Landmark 110-Year-Old Crozier Tech Being Restored After 22 Years Vacant

Graduates cheer revival of the historic structure

The Crozier Tech building in Dallas is soon to reopen, 22 years after it was abandoned as a school.

Passengers at the busy Dallas Area Rapid Transit rail station in front of the school have watched it decay for decades.

Now, graduates who fought to see it saved are thrilled the building is finally being revived.

"It was like a family school. We were all family. Everybody got along together. It was such a great time that we still get together," said 1969 graduate Irene Neria-Pena.

Her husband, Gilbert Pena, is a 1966 Crozier Tech graduate. They did not know each other during the year they attended the same school but met at a 2009 alumni fundraiser and got married later. They have a large collection of Crozier Tech yearbooks and memorabilia.

"We still take pictures on the steps, even though it's been closed," Irene Neria-Pena said.

The 110-year-old historic landmark at Bryan and Pearl streets was the only Dallas high school when it was built in 1907. It replaced an 1884 school building that was on the same site. The building has gone by several names over years and had several owners since it closed for good as a school in 1995.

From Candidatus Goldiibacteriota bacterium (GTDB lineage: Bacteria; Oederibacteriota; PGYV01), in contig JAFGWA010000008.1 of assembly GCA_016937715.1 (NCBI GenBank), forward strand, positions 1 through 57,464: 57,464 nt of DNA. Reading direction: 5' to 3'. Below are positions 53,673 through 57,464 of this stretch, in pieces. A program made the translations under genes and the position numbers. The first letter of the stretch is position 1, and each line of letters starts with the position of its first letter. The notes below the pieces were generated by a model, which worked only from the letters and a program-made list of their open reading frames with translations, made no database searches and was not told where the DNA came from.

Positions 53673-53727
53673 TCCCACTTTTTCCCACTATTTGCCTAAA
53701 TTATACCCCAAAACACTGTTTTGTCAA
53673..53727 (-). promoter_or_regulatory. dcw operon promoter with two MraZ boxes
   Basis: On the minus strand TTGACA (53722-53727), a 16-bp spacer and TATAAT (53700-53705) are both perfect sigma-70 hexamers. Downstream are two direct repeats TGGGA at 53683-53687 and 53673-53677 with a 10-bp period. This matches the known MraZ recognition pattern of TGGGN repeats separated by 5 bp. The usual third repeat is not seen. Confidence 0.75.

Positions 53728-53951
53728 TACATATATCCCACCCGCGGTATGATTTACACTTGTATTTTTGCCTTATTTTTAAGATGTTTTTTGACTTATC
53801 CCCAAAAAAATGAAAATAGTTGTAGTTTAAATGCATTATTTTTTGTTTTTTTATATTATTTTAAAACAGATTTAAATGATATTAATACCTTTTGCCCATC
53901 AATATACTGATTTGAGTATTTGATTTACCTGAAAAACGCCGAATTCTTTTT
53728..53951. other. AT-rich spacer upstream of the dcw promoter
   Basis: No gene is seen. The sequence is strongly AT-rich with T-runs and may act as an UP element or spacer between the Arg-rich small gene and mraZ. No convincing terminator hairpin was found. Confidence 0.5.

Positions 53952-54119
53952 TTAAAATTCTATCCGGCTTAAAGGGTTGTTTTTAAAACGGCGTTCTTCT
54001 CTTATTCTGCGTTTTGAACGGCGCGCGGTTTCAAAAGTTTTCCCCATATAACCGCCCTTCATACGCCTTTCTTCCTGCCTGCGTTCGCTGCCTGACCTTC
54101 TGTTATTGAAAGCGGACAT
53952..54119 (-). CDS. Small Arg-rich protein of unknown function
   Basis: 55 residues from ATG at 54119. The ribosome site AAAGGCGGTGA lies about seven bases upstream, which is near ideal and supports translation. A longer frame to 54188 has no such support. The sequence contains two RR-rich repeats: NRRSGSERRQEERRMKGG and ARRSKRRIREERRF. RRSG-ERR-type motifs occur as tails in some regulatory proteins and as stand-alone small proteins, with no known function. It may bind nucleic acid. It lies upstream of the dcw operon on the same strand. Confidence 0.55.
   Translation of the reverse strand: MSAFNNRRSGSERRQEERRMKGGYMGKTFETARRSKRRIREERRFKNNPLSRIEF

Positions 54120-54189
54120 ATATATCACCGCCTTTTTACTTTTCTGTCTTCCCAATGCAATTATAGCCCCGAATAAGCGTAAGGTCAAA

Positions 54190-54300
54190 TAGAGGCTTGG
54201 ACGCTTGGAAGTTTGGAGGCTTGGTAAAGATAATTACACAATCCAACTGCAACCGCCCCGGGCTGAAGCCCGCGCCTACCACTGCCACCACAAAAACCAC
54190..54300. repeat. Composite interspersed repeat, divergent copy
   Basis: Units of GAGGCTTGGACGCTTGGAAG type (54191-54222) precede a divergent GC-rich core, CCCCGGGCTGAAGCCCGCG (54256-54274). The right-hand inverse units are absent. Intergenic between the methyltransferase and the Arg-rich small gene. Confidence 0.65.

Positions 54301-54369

Part of the building was severely damaged by fire, but the oldest structure remains.

Developer Matthews Southwest purchased it for a $50 million combination of renovation and new construction at the downtown site.

"This was an old building. It had asbestos. It had lead. The structure itself had to be reinforced," said senior vice president Kristian Teleki.

Historic decorative features of the old building are being preserved while adding modern communication and ventilation equipment.

"We will be delivering tenant space for our first tenant, end of the summer," Teleki said.

An architecture firm and collaborative office tenant will be the initial occupants of the renovated building. Public restaurants are planned on the first floor.

Plans are still being finalized for use of the entire five-acre site, but a new hotel behind the existing building is a strong possibility.

"We would see perhaps three or four buildings in addition to what's here right now on the site," Teleki said.

The graduates are anxious to visit the renovated building.

"If they would have knocked the building down, I'm sure I would have been in tears," Gilbert Pena said.

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